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Chestnut — product description on

The fruit of chestnut is especially popular in France, Italy and Spain. The French even every year — on the third Tuesday of October — celebrate the Day of chestnuts.

And on the island of Corsica there is a curious custom.

Motherland edible chestnut, known throughout Europe, — Asia Minor, but already in ancient times it spread over very wide territories.

The fruits of chestnut are especially popular. in France, Italy and Of spain.

The French even every year — on the third Tuesday of October — celebrate Chestnut day.

And on the island of Corsica, there is a curious custom: the family of the bride as a proof of its viability should put 22 chestnut dishes on the wedding table.

In texture, chestnuts resemble potatoes: they contain a lot of starch; Baked, they almost crumble as well.

Chestnut is a good honey plant: chestnut honey not sugared for a very long time, it is brown in color, tart and slightly bitter.

Moreover, honey can be not only chestnut with edible fruits, but also decorative types of chestnut.

Types of chestnut trees are divided into giving edible and inedible (even poisonous) fruits.

Classic chestnut fruit, known in European cooking, gives chestnut seed (Castanea sativa).

It grows in the south of Europe, in Asia Minor, in Western Transcaucasia (Dagestan), the Crimea, Moldova and Ukraine.

This species includes, in particular, Spanish chestnuts from Galicia protected by geographic name. (IGP Castaña de Galicia).

Nutritional value and taste with chestnut seed successfully compete American Chestnut (Castanea dentata) and originating from Japan chestnut, the same Japanese (Castanea crenata).

All three of these species gave numerous valuable varieties.

Hybrid varieties were also bred using species. the softest chestnut, the same Chinese (Castanea mollissima) and chinkapin (Castanea pumila).

Different varieties of chestnuts differ from each other, for example, the size of the fruit.

So, chestnuts growing in Russia (in the Caucasus and the Crimea) are small as walnuts, whereas in Europe they can be the size of a good tangerine.

Especially large chestnuts in Europe are very much appreciated and usually are not exported. You can meet them in southern France, Spain and Italy (the most selective ones are in Sicily, just good ones are in the north of the country). In Piedmont, in Lombardy, on the streets you can see signs warning about the seasonal fall of chestnuts; during this very fall, passers-by, not hesitating, pick up a crop, lay out, satisfied, according to their cases and bags — still, you don’t have to pay three euros per kilo, as in a supermarket!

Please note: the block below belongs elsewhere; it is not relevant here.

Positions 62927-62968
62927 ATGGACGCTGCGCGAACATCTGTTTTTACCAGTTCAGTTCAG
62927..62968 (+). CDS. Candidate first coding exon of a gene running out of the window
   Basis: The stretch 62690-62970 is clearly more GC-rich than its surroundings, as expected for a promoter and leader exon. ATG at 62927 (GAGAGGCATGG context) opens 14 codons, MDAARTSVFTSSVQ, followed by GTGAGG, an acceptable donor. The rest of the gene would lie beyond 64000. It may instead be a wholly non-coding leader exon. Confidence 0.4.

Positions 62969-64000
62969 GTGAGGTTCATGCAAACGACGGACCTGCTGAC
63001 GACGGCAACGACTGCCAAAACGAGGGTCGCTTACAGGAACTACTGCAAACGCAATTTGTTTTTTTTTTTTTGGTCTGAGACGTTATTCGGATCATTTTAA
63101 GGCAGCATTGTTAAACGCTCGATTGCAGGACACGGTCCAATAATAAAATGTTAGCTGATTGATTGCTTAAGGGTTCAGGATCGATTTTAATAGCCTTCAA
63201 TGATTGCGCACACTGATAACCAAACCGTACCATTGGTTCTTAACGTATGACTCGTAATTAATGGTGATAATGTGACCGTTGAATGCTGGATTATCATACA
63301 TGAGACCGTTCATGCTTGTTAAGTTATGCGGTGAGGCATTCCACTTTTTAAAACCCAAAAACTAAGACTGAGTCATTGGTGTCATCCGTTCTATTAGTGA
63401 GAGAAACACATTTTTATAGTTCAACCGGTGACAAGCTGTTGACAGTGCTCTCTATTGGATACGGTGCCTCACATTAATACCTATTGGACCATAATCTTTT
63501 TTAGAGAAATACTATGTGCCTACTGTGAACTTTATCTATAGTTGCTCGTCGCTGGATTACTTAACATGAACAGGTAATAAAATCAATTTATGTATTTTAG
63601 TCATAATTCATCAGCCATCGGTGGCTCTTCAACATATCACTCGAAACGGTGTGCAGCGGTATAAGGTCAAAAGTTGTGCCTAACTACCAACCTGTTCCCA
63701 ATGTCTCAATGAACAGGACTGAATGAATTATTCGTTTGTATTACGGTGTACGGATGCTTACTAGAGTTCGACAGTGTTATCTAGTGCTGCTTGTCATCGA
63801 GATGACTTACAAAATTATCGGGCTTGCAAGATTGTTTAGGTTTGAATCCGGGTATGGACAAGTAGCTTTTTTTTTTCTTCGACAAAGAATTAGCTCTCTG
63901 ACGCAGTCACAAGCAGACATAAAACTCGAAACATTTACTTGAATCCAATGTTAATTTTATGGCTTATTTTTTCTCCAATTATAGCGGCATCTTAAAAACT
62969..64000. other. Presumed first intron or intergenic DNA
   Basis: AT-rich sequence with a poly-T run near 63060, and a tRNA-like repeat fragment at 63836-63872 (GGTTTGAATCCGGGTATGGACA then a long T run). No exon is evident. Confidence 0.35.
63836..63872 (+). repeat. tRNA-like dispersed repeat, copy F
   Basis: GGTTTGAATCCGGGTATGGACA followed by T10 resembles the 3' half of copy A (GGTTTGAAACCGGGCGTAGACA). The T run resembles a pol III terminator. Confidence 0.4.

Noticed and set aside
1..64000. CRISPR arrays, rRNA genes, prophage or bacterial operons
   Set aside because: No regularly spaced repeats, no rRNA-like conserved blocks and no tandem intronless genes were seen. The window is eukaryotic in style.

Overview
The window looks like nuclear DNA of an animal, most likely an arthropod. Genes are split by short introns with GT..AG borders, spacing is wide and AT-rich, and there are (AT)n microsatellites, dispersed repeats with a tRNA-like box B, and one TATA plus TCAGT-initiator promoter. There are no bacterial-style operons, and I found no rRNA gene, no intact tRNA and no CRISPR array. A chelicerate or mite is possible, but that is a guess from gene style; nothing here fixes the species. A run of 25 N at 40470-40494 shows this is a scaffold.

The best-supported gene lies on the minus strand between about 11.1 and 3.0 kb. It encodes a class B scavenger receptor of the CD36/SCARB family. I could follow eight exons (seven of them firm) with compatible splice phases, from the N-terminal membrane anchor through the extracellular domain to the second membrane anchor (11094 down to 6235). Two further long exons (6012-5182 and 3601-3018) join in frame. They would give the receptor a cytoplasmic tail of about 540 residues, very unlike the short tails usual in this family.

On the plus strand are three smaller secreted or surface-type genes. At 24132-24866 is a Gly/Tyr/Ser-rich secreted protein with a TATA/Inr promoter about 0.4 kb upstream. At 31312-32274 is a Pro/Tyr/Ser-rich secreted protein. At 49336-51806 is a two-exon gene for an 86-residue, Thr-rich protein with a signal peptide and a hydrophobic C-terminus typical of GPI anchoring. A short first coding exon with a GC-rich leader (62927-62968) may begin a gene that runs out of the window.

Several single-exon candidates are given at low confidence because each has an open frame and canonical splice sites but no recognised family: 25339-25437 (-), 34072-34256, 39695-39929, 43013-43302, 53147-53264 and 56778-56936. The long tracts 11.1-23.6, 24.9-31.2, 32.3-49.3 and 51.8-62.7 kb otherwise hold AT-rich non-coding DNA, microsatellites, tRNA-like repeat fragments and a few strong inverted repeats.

In the north of Italy, wild chestnut forests, extremely rare for Europe, have been preserved, where in September-October they are sent with baskets by entire companies.

In Japan are very much appreciated chestnuts from tamba (Castanea crenata var. Tamba) — local variety of chestnut. This chestnut grows in the northern areas of Osaka Prefecture and the adjacent areas of Hyogo and Kyoto Prefectures. These chestnuts are larger (often with a chicken egg) and tastier compared to chestnuts in other areas, and the price for them, respectively, is higher.

Fresh Tamba chestnuts gathered in autumn are so sweet that there is no need to add sugar to them.

All edible types of chestnut are good honey plants.

Chestnuts with inedible fruits (for example, horse chestnut) may well be honey plants.

Add that Guinean chestnut, the same pakhira (Pachira) It has only the resemblance with the above types of chestnut: it is a plant of a completely different biological family.

The genus includes 24 species, the fruits of three of them are fit for human consumption.

These fruits are oval, elongated nuts of olive color up to 25 cm in length with edible seeds.

All over the world, chestnuts are perceived as the staple food, that is, the main task of chestnut dishes is to feed people.

Chestnuts are very nourishing and in their nutritional characteristics are close to potatoes and rice.